Enchiridion militis Christiani

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The Enchiridion militis Christiani is an early work by the humanist Erasmus von Rotterdam from 1503 . This is a small manual (Latin enchiridion; Greek ἐγχειρίδιον encheiridion , "something that you hold in your hand") with instructions on how to behave as a Christian knight.

After his stay in England from 1499 and exchanges with humanists such as John Colet , Erasmus traveled back to the Netherlands via Dover in the spring of 1501 . There this work was written in 1503 as a guide to a more pious life, after the wife of a German gun founder asked to purify her husband, who was arrested in worldly matters. The book consists of around 100 pages and was printed around 85 times in the first half of the 16th century.

Johannes Adelphus translated it into German as early as 1520: Enchiridion or handbũchlin eins Christenlichē and Ritterlichen Leben.


The text is characterized by a Neoplatonic anthropology . All people and also the outside world are divided into two parts. The confrontation with the carnal self on the one hand, as well as with the godless, superstitious practices such as the worship of relics on the other hand should be conducted bravely and confidently. True following of Christ means internalizing the gentle virtues such as humility , mildness, selflessness , mercy and love of one's enemies . The believer shows his piety by realizing this in his daily life. It is not about piecemeal work, but rather the implementation of a Christian life based on an inner conviction, instead of the religious practices customary at this time to merely reduce the guilt of sin or the duration of the time in purgatory of the deceased. In his writing Erasmus does not distinguish between lay people and clergy . A life in following Christ is not only prescribed for monks or priests, but for all people. The entire text is written in the imagery of the fighter, so he describes the scriptures and prayer as the weapons of the Christian knight.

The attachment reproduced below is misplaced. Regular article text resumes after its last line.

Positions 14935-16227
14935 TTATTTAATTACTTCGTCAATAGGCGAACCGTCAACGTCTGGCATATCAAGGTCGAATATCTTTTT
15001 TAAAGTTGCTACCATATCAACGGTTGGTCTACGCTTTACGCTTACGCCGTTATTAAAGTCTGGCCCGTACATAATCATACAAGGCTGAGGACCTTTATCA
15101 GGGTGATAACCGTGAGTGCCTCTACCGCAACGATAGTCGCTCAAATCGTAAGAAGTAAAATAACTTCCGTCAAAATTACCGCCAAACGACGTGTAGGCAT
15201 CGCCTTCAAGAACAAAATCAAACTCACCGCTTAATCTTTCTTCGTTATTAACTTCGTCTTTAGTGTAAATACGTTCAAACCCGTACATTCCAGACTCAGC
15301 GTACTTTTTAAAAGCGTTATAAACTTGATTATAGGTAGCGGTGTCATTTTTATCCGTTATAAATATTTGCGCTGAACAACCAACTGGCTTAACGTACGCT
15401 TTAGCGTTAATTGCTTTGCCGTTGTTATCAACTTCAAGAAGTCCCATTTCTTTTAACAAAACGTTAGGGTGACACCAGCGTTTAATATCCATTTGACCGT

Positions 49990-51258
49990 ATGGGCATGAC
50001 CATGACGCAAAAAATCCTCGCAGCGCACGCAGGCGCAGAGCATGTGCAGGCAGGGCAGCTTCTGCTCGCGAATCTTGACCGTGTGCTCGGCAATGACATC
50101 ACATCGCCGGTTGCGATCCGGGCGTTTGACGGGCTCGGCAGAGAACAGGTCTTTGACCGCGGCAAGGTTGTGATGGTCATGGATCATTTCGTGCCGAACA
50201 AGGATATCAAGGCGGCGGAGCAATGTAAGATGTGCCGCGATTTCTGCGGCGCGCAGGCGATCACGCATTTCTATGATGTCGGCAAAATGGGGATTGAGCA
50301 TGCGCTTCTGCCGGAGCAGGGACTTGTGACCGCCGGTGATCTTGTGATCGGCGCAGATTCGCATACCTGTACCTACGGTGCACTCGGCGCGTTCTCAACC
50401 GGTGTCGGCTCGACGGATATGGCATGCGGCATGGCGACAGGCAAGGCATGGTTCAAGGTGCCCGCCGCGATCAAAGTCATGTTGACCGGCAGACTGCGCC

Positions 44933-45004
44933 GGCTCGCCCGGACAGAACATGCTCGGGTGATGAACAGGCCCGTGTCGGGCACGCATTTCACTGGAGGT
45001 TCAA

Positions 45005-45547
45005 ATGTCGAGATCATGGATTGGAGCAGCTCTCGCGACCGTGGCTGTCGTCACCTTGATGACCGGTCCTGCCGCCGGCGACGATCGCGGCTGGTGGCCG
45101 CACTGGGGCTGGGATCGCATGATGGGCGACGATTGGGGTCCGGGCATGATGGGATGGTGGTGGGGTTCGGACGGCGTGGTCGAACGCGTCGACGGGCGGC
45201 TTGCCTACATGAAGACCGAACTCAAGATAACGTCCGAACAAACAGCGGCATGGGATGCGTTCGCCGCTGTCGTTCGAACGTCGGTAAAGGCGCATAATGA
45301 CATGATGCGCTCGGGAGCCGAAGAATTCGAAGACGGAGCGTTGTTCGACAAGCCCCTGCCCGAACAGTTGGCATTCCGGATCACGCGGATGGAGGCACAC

1. Duden online: Enchiridion
  2. ^ Bainton, Roland H .: Erasmus. Reformer between the fronts 1972 Göttingen
  3. ^ Van der Haegen, Ferdinand: Bibliotheca Erasmiana: Répertoire des oeuvres d'Erasme. Nieuwkoop 1961, pp. 79-84.
  4. Bezzel, Irmgard: Erasmus prints of the 16th century in Bavarian libraries. A bibliographic directory. Stuttgart 1979. pp. 255-277.

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